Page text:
That must be what I was thinking of. Thanks for the clarity.
 
I use 3 cell 11.1 V. Lipo's from reputable dealers and a good charger. Never had a issue.
 
If 12V is too hot for some igniters, one can always use a resistor in series. I've made some of my own igniters and have seen some of the more sensitive ones fail under high voltage. A 9V alkaline isn't always 9V, because it has a fair amount of internal resistance. A
 
One thing I've wondered about is the 6V vs 12V versions of those. The 6V is half the size and I've see it (same brand) for as low as $7. Seems like a screaming bargain. The Estes Electron Beam Launch Controller uses 4 AA batteries, so I figure the VRLA should be more than adequate. Bump it up with bigger wires, like 16GA, and it should be able to handle some reasonable clusters.

I've also seen discussion of a 12V battery providing so much current to a resistive ignitor that it basically blew it out rapidly, reducing the duration of the ignition heat to the point that reliability may have been impacted negatively.

Would be happy to see any discussion of 6V vs 12V with people who have used batteries of equivalent current capacity at both voltages. @BEC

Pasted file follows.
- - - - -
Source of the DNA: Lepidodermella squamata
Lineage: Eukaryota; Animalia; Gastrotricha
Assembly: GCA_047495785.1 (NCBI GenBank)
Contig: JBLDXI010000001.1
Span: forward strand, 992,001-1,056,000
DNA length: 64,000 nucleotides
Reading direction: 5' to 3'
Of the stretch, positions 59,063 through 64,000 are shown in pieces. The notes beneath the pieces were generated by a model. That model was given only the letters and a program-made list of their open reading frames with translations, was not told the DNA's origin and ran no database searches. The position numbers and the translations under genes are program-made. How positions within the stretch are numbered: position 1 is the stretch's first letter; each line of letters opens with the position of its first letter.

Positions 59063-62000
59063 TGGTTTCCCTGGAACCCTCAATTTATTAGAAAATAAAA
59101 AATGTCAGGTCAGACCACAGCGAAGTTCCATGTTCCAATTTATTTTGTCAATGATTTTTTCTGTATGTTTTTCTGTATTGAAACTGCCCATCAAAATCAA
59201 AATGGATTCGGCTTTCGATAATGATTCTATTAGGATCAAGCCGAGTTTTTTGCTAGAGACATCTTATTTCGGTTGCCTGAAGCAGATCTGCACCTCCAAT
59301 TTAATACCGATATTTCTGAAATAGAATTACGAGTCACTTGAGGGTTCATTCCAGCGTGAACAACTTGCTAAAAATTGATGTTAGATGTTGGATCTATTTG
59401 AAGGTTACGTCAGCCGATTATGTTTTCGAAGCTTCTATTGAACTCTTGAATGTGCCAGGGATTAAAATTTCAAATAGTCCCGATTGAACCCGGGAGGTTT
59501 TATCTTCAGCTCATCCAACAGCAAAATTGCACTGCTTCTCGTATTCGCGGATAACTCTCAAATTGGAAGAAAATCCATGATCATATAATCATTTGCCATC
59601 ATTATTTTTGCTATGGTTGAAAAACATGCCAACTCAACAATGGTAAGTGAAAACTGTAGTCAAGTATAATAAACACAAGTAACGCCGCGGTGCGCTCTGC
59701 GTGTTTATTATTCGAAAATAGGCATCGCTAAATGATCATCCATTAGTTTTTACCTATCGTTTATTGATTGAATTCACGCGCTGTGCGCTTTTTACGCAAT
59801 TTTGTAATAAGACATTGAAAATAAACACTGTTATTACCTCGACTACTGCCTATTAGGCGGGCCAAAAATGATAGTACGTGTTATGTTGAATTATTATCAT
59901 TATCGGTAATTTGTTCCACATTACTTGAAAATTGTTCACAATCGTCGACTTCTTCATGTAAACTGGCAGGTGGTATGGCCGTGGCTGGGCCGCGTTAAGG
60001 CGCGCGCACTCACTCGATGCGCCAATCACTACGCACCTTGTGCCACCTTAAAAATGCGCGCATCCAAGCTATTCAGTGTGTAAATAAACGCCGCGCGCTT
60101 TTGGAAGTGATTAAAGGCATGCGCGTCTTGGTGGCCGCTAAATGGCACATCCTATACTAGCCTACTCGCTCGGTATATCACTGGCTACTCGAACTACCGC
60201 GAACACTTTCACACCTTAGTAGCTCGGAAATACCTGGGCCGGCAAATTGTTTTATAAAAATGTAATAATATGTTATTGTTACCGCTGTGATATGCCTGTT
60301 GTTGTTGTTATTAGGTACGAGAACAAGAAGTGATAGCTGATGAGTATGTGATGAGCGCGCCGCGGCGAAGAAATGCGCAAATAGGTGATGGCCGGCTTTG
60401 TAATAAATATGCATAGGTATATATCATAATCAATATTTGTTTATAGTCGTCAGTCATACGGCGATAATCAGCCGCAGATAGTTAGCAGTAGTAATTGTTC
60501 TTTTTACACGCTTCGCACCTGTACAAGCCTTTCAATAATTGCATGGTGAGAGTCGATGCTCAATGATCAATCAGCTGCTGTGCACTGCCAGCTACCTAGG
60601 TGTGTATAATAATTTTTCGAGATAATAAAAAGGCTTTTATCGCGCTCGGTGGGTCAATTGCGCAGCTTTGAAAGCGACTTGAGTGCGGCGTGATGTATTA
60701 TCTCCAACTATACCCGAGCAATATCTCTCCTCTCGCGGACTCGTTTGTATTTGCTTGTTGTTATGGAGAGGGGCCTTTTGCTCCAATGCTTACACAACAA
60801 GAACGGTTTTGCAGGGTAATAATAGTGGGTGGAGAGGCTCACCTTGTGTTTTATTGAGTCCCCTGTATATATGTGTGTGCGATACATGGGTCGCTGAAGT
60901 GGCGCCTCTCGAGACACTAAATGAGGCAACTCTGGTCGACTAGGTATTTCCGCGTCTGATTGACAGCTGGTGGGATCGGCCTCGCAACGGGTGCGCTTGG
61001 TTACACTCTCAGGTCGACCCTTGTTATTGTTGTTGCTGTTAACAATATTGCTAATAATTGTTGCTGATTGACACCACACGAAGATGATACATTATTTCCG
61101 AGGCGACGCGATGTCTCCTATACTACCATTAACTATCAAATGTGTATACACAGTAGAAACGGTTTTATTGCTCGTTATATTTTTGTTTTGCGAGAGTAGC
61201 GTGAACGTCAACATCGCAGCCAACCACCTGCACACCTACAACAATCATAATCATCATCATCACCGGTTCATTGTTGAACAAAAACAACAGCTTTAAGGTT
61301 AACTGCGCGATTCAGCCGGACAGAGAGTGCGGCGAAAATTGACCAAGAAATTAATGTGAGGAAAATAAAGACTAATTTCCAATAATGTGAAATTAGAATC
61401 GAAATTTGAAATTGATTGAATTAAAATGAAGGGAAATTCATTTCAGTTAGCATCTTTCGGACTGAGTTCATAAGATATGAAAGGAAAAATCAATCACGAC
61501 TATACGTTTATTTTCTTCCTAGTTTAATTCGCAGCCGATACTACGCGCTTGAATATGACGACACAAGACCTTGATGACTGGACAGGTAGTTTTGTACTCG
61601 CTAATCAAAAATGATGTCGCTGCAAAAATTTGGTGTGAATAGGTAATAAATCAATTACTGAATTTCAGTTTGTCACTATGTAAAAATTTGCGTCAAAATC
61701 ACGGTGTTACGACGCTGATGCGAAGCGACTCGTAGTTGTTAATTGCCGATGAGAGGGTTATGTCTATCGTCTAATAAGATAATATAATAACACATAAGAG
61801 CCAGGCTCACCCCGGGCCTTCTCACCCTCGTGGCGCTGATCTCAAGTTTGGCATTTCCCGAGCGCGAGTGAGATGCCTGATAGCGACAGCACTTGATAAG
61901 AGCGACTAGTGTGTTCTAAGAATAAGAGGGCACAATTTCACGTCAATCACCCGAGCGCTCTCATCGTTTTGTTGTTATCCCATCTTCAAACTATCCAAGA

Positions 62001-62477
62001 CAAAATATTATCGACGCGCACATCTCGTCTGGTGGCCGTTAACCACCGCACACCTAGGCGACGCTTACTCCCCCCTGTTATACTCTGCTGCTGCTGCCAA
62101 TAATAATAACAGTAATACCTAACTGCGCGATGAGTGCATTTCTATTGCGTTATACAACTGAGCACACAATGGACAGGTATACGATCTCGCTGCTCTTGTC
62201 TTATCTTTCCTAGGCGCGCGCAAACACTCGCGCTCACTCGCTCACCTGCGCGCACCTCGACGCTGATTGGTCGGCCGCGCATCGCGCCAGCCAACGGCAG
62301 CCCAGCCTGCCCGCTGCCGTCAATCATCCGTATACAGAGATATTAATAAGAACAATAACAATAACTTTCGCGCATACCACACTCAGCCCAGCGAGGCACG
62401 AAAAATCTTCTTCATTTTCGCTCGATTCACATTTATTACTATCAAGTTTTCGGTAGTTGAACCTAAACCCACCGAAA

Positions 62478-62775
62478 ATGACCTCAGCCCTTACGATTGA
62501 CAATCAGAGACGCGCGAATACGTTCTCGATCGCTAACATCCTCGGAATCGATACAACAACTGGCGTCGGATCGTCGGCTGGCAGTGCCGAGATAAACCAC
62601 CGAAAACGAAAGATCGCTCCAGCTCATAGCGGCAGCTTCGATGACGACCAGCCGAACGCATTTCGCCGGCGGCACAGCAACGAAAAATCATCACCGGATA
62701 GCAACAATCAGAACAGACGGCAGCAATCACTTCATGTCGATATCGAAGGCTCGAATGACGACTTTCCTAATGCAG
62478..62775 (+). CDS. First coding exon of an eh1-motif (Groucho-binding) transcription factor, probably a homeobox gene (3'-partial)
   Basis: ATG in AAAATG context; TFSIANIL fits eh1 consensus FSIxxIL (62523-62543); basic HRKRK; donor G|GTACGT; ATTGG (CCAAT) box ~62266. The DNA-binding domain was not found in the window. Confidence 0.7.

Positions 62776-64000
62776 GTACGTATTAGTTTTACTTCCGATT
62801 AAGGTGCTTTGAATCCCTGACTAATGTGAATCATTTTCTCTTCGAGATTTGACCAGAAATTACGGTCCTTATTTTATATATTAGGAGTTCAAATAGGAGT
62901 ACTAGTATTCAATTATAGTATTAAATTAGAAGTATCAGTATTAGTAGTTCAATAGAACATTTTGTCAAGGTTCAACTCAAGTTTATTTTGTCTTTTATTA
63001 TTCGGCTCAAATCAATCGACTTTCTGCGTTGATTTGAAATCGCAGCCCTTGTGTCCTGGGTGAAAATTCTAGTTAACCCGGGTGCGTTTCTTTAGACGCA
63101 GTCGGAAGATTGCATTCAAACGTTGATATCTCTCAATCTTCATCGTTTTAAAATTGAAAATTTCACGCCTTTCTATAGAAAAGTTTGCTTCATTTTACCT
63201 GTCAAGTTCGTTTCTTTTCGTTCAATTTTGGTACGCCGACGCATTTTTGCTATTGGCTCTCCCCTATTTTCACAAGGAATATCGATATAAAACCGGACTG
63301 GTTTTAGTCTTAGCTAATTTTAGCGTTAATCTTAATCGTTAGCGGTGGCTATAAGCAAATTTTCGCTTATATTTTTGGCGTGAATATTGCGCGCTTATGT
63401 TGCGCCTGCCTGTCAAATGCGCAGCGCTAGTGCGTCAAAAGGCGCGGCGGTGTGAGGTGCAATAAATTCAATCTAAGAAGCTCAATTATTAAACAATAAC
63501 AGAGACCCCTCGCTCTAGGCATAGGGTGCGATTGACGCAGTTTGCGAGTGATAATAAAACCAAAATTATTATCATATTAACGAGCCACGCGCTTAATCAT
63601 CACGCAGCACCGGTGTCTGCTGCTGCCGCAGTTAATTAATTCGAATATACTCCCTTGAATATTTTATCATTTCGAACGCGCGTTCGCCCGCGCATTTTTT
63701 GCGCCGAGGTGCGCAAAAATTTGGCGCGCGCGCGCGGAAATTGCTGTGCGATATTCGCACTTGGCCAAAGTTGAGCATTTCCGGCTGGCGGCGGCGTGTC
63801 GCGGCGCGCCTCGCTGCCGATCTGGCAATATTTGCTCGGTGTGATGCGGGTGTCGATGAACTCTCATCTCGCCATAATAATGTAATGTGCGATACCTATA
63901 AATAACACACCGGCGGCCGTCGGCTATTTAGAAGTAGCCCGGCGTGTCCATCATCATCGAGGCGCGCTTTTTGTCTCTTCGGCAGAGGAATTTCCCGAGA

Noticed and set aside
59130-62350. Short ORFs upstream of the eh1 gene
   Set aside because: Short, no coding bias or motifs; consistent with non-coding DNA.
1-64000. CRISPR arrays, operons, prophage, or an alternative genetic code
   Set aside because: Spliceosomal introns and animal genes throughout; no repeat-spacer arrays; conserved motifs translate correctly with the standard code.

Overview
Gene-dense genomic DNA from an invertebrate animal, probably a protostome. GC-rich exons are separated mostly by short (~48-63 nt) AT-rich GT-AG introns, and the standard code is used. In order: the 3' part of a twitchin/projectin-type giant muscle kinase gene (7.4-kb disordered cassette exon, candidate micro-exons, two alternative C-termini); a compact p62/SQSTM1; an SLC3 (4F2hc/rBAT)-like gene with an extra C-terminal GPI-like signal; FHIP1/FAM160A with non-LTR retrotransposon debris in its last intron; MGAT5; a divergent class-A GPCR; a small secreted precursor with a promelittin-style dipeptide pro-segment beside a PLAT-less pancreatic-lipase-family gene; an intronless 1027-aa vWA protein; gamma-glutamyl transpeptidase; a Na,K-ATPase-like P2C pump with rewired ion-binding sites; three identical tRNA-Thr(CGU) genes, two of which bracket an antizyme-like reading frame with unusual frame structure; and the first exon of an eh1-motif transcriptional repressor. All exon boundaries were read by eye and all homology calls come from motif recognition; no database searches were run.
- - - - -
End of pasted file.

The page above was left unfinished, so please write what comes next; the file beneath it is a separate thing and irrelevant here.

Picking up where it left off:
I have modified my Estes Electron Beam controller for 12V. Pretty simple. I have the plan from Sport Rocketry I could mail you .I use a motorcycle battery I carry to and from launches in a bucket. Make sure you use a 12 V bulb in the controller.
30 years and no issues.
 
Never had any issues with 12 v lead acid systems. It's easier to get good 12 v chargers, so I've stuck with those.
Ditto. I have a zillion 12V SLA batteries left over from an old UPS. Fairly cheap, plenty of umph, easy to charge. I've launched 7 motors clusters with dedicated leads using a breakout box (no parallel or series wiring of igniters) with no issue.
 
If you have battery powered hand tools, you can find battery holders with power leads for the batteries. Wire the leads into your launcher or incorporate the battery holder right into the controller and you can use your tool batteries for power.

You might need to change the LED resistors if they are a higher voltage then what your controller has now, but it's a pretty simple and reliable method. Just grab a battery out of a drill or other tool when you go to launch. You probably don't even need to charge it after, just pop it back in the drill.
 
Last edited:
If you have battery powered hand tools, you can find battery holders with power leads for the batteries. Wire the leads into your launcher or incorporate the battery holder right into the controller and you can use your tool batteries for power.

You might need to change the LED resistors if they are a higher voltage then what your controller has now, but it's a pretty simple and reliable method. Just grab a battery out of a drill or other tool when you go to launch. You probably don't even need to charge it after, just pop it back in the drill.